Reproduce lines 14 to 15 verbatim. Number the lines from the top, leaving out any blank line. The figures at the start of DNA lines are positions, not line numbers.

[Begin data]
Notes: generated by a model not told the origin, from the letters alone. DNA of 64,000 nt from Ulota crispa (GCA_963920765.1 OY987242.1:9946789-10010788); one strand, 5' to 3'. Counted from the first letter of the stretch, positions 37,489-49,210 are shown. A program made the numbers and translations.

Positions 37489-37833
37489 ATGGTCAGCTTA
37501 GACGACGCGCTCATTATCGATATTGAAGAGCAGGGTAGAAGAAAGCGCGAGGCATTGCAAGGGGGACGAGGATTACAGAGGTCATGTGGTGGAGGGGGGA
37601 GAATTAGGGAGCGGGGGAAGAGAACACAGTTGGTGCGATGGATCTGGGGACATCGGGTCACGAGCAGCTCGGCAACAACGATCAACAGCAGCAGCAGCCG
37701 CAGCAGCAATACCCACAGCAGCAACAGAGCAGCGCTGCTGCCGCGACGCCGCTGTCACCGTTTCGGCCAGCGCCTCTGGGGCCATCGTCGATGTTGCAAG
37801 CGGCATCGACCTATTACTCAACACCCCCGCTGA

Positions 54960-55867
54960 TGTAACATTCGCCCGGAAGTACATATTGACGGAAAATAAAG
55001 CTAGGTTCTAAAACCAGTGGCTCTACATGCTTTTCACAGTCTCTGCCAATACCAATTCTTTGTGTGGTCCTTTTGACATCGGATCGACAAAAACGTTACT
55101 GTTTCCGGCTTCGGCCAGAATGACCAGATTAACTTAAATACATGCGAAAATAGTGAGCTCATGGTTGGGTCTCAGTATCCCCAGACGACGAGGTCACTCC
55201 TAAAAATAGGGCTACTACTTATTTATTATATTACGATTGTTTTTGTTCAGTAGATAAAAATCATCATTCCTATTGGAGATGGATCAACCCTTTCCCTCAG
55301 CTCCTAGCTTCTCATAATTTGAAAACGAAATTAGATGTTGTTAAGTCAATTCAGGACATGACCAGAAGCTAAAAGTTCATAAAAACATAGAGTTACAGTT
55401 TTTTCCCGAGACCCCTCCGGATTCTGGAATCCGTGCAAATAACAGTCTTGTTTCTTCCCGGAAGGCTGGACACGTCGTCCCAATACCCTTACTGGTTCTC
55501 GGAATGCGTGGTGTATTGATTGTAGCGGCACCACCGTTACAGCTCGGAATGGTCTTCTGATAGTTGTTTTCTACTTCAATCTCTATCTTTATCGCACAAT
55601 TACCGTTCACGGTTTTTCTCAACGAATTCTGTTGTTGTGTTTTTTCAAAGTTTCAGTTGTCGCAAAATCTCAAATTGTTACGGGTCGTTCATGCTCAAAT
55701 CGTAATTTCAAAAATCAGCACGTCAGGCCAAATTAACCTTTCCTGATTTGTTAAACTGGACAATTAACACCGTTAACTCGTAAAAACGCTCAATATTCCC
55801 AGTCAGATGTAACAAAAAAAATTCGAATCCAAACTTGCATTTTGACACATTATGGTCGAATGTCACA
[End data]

55401 TTTTCCCGAGACCCCTCCGGATTCTGGAATCCGTGCAAATAACAGTCTTGTTTCTTCCCGGAAGGCTGGACACGTCGTCCCAATACCCTTACTGGTTCTC
55501 GGAATGCGTGGTGTATTGATTGTAGCGGCACCACCGTTACAGCTCGGAATGGTCTTCTGATAGTTGTTTTCTACTTCAATCTCTATCTTTATCGCACAAT